Justice Albie Sachs and Ebrahim Rasool spoke at the United Nations Interfaith Harmony Week Breakfast hosted by The Cape Council of the South African Jewish Board of Deputies on 2 February.
Sachs spoke about the relationship between the sacred and the secular and the role of each in determining our constitutional rights. While he recognised the need to protect religious freedom he also stressed that the state cannot be the interpreter of sacred texts.
Rasool spoke about moving from a comparative model of Interfaith towards a co-operative model “Times of danger require not only dialogue, projects and marches — we now need to understand the voracity of faith itself…” he said. “Unless the religious middle ground can take the to the extremists we are going to be an endangered ever decreasing phenomenon.”
The third speaker was Rev Braam Hanekom who reminded the audience that vague ideology mixed with emotion has a tendency towards extremism and that we need to go back to the sacred texts to remember the authenticity of our faith.
In 2010, King Abdullah 11 of Jordan proposed a World Interfaith Harmony Week at the Plenary Session of the 65th UN General Assembly.
King Abdullah said that “It is [also] essential to resist forces of division that spread misunderstanding and mistrust especially among peoples of different religions. The fact is humanity everywhere is bound together, not only by mutual interests, but by shared commandments to love God and neighbour; to love the good and neighbour. What we are proposing is a special week, during which the world’s people could express the teachings of their own faith about tolerance, respect for the other and peace.”
On 2 February, The Cape SA Jewish Board of Deputies hosted a breakfast in celebration of World Interfaith Harmony Week on the theme Prejudice, pigs’ heads and why interfaith harmony matters.
Speaking at the event were activist, author, advocate and former judge on the Constitutional Court Albie Sachs, former Premier of the Western Cape, SA Ambassador to America and founder of the World for All Foundation, Ebrahim Rasool and former moderator of the Dutch Reformed Church in the Western and Southern Cape, now Director of the Centre for Public Witness, Dominee Braam Hanekom.
The talks were opened by Board Chairman, Eric Marx, who gave a searing indictment on the global state of racism and emphasised the current relevance and importance of interfaith work “Today Christians are being persecuted in many parts of the world. Today most of the victims of Islamist violence are Muslims. Today antisemitism has reached levels not seen since the 1930s. Religious freedom, a right enshrined in the Universal Declaration of Human Rights, is under threat,” he said. Marx went on to mention the two recent episodes when the historical mosques in Simonstown and Kalk Bay were desecrated with a pig’s head and blood and the placing of a pig’s head in the halaal meat section in a Woolworths store in 2014 by BDS protesters. “There is NO way to justify such repulsive acts,” said Marx.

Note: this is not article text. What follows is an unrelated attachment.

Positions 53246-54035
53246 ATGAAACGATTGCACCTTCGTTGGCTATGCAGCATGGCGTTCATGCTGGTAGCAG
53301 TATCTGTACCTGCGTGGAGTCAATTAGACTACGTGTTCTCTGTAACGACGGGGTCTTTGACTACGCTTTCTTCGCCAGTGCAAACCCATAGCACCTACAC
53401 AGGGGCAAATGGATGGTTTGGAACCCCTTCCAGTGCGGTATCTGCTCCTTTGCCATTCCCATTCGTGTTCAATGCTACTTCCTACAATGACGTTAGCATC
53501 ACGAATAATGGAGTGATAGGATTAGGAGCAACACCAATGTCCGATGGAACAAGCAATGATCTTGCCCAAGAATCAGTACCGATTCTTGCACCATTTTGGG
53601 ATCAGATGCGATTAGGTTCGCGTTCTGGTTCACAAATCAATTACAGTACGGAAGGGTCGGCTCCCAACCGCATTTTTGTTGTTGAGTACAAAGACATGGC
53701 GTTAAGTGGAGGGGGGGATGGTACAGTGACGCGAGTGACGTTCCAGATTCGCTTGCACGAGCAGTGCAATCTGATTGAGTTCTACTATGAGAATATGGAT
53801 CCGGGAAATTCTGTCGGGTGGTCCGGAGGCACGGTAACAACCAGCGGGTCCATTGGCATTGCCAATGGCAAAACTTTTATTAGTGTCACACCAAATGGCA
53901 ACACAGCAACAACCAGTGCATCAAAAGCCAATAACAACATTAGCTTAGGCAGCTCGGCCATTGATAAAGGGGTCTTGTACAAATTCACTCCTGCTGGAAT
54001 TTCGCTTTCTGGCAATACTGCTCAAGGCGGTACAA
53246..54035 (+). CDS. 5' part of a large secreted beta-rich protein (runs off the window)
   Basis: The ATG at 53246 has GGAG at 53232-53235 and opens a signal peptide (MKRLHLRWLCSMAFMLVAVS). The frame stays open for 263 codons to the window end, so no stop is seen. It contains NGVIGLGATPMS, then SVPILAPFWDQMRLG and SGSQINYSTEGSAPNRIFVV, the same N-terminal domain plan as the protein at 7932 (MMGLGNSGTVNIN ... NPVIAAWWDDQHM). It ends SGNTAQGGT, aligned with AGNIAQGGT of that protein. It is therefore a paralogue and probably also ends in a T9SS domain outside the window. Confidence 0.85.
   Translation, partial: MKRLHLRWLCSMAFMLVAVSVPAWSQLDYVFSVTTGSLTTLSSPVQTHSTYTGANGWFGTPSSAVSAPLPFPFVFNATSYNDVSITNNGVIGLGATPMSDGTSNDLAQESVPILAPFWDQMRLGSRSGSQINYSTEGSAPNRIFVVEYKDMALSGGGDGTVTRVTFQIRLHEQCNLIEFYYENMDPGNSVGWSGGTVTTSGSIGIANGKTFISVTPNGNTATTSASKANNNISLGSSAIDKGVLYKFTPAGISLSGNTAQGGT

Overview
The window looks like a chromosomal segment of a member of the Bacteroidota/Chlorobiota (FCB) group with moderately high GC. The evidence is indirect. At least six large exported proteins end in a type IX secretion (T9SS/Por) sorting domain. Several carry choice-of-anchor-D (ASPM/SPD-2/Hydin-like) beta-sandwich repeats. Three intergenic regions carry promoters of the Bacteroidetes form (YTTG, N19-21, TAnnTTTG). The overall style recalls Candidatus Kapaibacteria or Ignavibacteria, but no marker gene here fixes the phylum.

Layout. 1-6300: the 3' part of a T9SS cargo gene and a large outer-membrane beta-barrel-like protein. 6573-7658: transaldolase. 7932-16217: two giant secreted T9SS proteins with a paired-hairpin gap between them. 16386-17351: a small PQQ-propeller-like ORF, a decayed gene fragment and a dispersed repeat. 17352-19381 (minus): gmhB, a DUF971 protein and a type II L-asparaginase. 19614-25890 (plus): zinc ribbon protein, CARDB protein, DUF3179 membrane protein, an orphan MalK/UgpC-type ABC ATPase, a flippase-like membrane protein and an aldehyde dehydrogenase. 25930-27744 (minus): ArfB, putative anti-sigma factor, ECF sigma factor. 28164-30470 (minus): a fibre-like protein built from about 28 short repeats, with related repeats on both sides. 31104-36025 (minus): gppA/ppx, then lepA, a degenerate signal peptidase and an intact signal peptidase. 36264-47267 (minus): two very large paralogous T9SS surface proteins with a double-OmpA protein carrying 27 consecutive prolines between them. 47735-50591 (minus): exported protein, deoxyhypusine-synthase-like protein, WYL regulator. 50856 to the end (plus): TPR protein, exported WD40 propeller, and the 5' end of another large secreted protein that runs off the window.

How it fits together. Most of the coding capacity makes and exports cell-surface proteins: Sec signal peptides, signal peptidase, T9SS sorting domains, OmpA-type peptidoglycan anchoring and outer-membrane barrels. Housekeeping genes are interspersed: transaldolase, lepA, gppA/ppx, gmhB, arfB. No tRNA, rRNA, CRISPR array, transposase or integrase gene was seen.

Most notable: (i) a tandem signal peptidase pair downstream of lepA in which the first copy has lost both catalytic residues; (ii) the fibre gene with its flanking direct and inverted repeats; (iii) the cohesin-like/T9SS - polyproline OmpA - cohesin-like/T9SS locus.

Rasool spoke about an emerging, formalised, mainstream extremism that needs to be named, “Unless we call it out we will not understand the phenomenon, “he said. Using deliberately provocative language Rasool urged, “The middle ground of religious communities” to “dramatise itself and find militancy with which to speak”. In order to do so he asked that we look beyond competitive and Ebrahim Rasool and Father Peter John Pearson Marlene Silbert , Catherine Gwynne-Evans and Nadya Salie Photos: Shawn Benjamin even comparative Interfaith models to a collaborative model that explores “the voracity of faith itself”. In slicing to the heart of extremism he traced its genealogy back to what “their grandparents called prejudice and discrimination” and “their parents [called] fear and ignorance”. Their siblings [call it] racism, homophobia, antisemitism, xenophobia, islamaphobia, sexism and misogyny are all one family, said Rasool. We do not get to pick and choose ‘our favourite pathology’. “Unless we deal with the entire family, we are not dealing with any,” he cautioned. This, said Rasool, requires that we start by examining our own personal prejudices.
Rev. Braam Hanekom reminded the audience that vague ideology mixed with emotion has a tendency towards extremism and that we need to go back to the sacred texts to remember the authenticity of our faith.
Sachs spoke about the relationship between the sacred and the secular and the role of each in determining our constitutional rights: You do not have to be religious to respect the way in which religion pervades every aspect of our culture, language and thought, he suggested. But while he recognised the need to protect religious freedom he stressed that the state cannot be the interpreter of our scriptures. UN World Interfaith Harmony events are now commemorated in countries, cities, communities and congregations throughout the world in places as diverse as Pakistan, Guyana, the Philippines and Indonesia.
The Cape Board of Deputies initiated the event in South Africa. Following its success, both the Cape Town Interfaith Initiative and The Cape Town Ahmadiyya Muslim Janaat have hosted their own such functions. The hope is that the goodwill ignited by such gatherings reaches every home and house of worship.